I loved my time at Hamilton. So much so that I was totally unprepared for the “Hamilton withdrawal” I felt the first 18 months after school … that first fall in particular. That sense of loss was sharpened by being completely miserable at work. I’d entered Hamilton with my sights on an English major. I quickly saw that most of the “ambitious guys in my circle” were aiming for finance jobs, and majored in economics to prepare them for those careers, so I did the same. The career center was very helpful in getting my resume and myself ready for finance interviews in New York. I ended up interning at Lehman Brothers the spring of my Sophomore year (via the New York City Program) and at Goldman Sachs the summer before senior year. Both were good experiences, but mostly I was proud of myself for getting those internships and confident that I was “on the right path.” In hindsight, I spent almost no time thinking about what careers best matched my personality and interests.
I took a job at a smaller firm after graduation and was almost immediately miserable (unmotivated, performing poorly, embarrassed by said performance). I didn’t have the maturity, or self-awareness, to understand that my job was the single biggest cause of that unhappiness (though missing my friends at Hamilton didn’t help any). Luckily I lost my job in the fall of 2008. The relief I felt walking out of the office that final time surprised me. I should have left long ago, but quitting a job seemed outside my control. Losing that job kicked off an exploratory phase that I’m incredibly thankful for. Almost immediately, I went to Ohio and spent the last two months before the ’08 election volunteering for the Obama campaign. From there, I went to Seoul, South Korea for 18 months of teaching and traveling. In 2010, I landed back home (Sonoma, Calif.) and accumulated three part-time jobs: pouring wine at a wine bar in San Francisco, communications at an NGO, and sales at a travel technology company (GoOverseas.com). It was so much fun to work three jobs at once, they were all so different.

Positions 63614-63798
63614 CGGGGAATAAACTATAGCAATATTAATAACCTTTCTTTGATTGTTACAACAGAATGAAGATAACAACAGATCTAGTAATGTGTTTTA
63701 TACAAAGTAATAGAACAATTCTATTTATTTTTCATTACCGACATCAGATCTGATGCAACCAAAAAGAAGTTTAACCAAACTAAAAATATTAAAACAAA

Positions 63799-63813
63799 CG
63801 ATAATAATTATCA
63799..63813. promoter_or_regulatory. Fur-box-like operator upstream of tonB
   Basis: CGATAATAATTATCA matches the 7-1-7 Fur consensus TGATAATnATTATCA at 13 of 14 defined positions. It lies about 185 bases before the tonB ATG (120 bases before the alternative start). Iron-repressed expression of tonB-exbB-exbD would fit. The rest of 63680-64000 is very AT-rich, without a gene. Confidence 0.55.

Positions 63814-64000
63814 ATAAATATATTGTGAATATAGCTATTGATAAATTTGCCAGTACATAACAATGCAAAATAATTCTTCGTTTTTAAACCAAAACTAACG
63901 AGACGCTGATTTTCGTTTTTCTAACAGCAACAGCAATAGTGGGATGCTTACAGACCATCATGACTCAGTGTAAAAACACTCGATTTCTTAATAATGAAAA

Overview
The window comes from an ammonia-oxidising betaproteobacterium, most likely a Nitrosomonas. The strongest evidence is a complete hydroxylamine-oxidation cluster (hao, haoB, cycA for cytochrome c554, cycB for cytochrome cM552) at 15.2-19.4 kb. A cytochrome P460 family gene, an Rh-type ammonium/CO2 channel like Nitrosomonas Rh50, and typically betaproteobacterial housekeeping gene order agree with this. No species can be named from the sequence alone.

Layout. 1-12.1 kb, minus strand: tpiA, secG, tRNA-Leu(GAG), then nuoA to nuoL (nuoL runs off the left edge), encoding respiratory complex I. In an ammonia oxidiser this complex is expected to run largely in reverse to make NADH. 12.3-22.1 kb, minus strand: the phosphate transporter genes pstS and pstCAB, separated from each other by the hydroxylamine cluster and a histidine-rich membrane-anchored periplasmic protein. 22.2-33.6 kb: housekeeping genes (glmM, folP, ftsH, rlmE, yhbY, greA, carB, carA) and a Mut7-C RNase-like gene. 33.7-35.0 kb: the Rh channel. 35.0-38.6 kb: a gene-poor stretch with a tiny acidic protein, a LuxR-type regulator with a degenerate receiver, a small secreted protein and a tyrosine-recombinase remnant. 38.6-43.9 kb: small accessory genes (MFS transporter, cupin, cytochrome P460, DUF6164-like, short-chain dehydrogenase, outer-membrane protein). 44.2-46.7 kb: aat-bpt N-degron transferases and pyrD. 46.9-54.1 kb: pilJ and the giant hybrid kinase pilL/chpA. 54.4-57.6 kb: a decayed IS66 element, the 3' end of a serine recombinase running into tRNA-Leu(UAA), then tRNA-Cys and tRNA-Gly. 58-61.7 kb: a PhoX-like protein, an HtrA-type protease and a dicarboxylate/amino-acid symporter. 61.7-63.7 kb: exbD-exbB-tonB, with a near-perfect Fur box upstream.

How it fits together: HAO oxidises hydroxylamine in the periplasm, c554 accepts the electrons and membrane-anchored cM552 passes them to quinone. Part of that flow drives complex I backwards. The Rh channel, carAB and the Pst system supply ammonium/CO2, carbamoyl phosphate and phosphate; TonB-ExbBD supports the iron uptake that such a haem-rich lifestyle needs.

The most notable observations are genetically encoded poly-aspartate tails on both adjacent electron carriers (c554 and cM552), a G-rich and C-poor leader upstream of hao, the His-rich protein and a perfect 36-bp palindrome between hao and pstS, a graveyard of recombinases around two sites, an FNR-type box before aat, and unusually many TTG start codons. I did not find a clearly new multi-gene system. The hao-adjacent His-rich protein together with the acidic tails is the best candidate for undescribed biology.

That difference also made them easy to compare … it was evident I was learning the most and find the most fulfillment at Go Overseas. I went on to spend the next eight+ years there, eventually as the COO and co-founder. It was exhausting work but there is no better place to learn than a startup. Every day is different, constantly needing to throw yourself into challenges you have little knowledge of. Doing that repeatedly forces you to get good at problem-solving, adapting, and practicing the fundamentals of discovery and organization.
I left Go Overseas in the summer of 2019 and took six months off (I wish I’d taken longer but recognize I was incredibly privileged to take even that long). In December, I joined the team at User Interviews as our first director of customer success. I was charged with setting up the department, and while I had little experience with scaled customer success, building systems and running experiments was familiar territory. I’m now in the midst of taking over the management of our revenue org (sales + cs + account management). It’s been fun to have my job change as quickly as it has, and thrilling to be part of a fast-growing team. My clients are also some of the most talented researchers, product managers, and designers in the world. They’re an exacting bunch, but incredibly empathetic and consistently brilliant.
User Interviews has been a fully remote team for several years and required no workplace adaptations when the pandemic hit (though many coworkers found partners and children now working from home, too). The company has continued to grow, as companies around the world research how their customers are reacting to, and being affected by, our new world. I spend my days supporting and strategizing with clients continuing to build customer-facing systems that maximize revenue, provide joy, and do both as efficiently as possible.